Café Du Monde
Café Du Monde

The heart of New Orleans has a sound, and it is music. As is true with most large cities, almost all musical genres are represented here, from full symphonic to alternative rock and country. However, it is jazz that people from around the world most associate with New Orleans. Although its roots come out of Africa and some areas of Europe, jazz as a formal style was born in New Orleans in the early 20th century. Perhaps the best-known jazz spot in New Orleans is Fritzel’s European Jazz Club, hosting live traditional performances every night of the week. We took my older son to New Orleans in 2010 to see one of his favorite bands, Pearl Jam, perform at an annual weekend festival that offers a wide variety of musical forms but pays tribute to the city’s original creation. The event is officially called New Orleans Jazz and Heritage Festival, but most folks know it as JazzFest.

JazzFest 2010
JazzFest 2010

What keeps the heart of New Orleans beating? Anybody who has ever been there knows, without a doubt, it is Bourbon Street. The street is not named for the whiskey, as many people assume, but for the French royal family ruling at the time this district was established, decades before the birth of America as a nation. Perhaps the most familiar street in the country, this thoroughfare extends thirteen blocks from Canal Street to Esplanade Avenue and is lined with bars, music halls, boutique hotels, restaurants, souvenir shops, and a menagerie of street performers, artists, musicians, and bohemians. Just about anything goes – if you can’t find it here, you won’t find it anywhere.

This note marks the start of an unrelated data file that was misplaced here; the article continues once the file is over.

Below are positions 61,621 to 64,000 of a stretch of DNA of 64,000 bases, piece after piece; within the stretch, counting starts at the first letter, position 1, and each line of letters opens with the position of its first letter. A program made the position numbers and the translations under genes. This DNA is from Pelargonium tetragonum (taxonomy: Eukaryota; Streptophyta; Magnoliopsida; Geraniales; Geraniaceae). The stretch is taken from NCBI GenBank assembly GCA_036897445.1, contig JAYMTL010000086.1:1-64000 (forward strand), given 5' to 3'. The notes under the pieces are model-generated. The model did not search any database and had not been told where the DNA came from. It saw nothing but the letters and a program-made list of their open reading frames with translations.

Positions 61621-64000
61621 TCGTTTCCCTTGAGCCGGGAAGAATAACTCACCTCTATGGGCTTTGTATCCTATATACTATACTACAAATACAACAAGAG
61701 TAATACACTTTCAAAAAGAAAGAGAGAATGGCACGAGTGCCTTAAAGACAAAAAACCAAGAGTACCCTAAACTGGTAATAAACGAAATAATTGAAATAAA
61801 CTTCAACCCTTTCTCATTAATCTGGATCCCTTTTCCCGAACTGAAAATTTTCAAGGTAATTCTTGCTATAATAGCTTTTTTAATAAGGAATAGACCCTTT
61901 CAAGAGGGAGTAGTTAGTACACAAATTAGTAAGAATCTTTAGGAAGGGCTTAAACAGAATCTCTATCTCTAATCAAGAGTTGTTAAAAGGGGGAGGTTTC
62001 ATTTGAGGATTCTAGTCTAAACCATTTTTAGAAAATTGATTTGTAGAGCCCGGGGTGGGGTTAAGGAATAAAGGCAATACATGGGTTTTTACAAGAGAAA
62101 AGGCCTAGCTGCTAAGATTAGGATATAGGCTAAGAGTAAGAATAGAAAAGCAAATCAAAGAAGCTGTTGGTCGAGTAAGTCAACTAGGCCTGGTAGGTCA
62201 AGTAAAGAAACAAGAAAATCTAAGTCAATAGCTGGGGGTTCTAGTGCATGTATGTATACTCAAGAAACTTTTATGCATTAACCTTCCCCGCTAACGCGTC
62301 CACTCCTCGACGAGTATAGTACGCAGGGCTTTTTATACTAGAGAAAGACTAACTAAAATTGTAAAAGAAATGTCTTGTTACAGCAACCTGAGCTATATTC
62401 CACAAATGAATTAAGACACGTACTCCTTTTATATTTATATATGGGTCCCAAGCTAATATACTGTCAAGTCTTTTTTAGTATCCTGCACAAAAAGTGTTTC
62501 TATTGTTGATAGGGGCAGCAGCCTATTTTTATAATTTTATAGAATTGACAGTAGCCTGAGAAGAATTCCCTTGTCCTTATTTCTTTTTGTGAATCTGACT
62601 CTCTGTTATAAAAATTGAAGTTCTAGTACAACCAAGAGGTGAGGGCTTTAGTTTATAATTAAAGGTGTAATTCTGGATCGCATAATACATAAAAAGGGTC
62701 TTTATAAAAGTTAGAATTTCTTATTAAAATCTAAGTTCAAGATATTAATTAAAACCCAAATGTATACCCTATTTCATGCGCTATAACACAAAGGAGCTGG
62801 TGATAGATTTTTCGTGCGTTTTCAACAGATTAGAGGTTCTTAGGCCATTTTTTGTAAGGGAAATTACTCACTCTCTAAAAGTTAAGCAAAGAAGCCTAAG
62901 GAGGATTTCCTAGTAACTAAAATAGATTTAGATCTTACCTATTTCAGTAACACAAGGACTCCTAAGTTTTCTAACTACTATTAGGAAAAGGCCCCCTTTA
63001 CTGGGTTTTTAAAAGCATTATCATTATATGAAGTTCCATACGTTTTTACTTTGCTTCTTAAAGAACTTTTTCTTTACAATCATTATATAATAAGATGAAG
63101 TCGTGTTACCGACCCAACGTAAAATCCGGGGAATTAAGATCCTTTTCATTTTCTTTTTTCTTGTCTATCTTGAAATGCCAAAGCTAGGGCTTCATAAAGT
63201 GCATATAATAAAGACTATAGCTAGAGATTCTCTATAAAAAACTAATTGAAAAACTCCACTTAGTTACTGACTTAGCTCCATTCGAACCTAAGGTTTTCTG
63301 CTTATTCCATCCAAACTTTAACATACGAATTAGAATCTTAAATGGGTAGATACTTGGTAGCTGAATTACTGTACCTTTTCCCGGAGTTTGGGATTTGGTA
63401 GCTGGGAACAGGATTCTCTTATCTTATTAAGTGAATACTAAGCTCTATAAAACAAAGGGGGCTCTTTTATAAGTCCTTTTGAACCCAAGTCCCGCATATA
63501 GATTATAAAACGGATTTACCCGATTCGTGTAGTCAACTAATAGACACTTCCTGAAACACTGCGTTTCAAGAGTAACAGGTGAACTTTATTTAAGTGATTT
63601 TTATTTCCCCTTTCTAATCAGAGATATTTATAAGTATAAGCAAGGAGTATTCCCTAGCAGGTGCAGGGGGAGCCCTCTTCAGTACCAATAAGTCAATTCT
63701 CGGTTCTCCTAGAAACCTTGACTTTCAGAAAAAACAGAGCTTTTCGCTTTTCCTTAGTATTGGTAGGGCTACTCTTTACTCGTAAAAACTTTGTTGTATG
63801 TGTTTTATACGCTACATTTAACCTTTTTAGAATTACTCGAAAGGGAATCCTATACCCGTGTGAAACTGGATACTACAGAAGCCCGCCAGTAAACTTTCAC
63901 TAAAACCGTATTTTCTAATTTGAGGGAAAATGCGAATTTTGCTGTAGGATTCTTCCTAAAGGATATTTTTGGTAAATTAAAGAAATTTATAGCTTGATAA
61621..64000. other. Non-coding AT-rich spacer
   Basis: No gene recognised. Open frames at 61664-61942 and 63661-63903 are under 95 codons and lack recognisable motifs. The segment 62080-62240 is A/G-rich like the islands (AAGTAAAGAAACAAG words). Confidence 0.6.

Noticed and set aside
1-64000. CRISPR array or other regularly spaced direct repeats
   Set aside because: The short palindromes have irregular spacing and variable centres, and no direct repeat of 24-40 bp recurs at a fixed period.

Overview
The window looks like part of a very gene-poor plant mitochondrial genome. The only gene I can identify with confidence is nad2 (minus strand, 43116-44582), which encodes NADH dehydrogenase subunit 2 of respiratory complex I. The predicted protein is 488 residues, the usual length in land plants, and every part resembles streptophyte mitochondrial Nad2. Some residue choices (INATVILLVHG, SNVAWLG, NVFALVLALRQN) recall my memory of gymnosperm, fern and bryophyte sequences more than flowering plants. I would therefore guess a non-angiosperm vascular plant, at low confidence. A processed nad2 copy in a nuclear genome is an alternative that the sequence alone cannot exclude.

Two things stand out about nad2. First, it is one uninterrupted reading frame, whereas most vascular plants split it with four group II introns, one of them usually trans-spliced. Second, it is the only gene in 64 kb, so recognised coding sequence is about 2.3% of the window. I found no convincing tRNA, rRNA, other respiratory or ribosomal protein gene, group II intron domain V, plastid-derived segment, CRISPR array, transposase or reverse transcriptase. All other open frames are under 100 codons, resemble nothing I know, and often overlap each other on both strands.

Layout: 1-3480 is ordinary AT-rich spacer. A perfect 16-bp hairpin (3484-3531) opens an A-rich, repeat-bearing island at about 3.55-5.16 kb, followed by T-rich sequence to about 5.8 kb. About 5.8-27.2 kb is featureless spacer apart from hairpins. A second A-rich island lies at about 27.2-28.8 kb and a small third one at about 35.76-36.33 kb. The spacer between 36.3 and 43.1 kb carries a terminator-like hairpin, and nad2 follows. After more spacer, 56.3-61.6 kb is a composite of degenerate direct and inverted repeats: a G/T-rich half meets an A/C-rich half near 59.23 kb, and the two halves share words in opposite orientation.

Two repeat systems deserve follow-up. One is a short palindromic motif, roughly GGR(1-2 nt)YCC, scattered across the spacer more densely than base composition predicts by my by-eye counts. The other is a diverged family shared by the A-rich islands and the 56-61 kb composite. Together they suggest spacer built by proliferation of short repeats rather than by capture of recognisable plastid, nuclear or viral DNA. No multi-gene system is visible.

Bourbon Street
Bourbon Street

Our sons are grown men now, but we still look for opportunities to all get together whenever possible, especially near the holidays at the end of the year. In 2016, we decided to splurge and enjoy a nontraditional Thanksgiving away from home. We chose New Orleans for the occasion, and it was fabulous. We stayed at Hotel Chateau Lemoyne, a historic property one block off Bourbon operated by Holiday Inn that had its own little jazz bar. What a treat! We had Thanksgiving lunch at Red Fish Grill, which was transformed into a magnificent buffet with various “stations” located throughout the restaurant – the food was amazing. We took in several of the sites near and around the French Quarter mentioned earlier, including a cocktail at the Carousel Bar at Hotel Monteleone. Mostly, we spent our time meandering down Bourbon Street, “drinking” in the atmosphere of the places, and listening to the heartbeat of this wonderful city.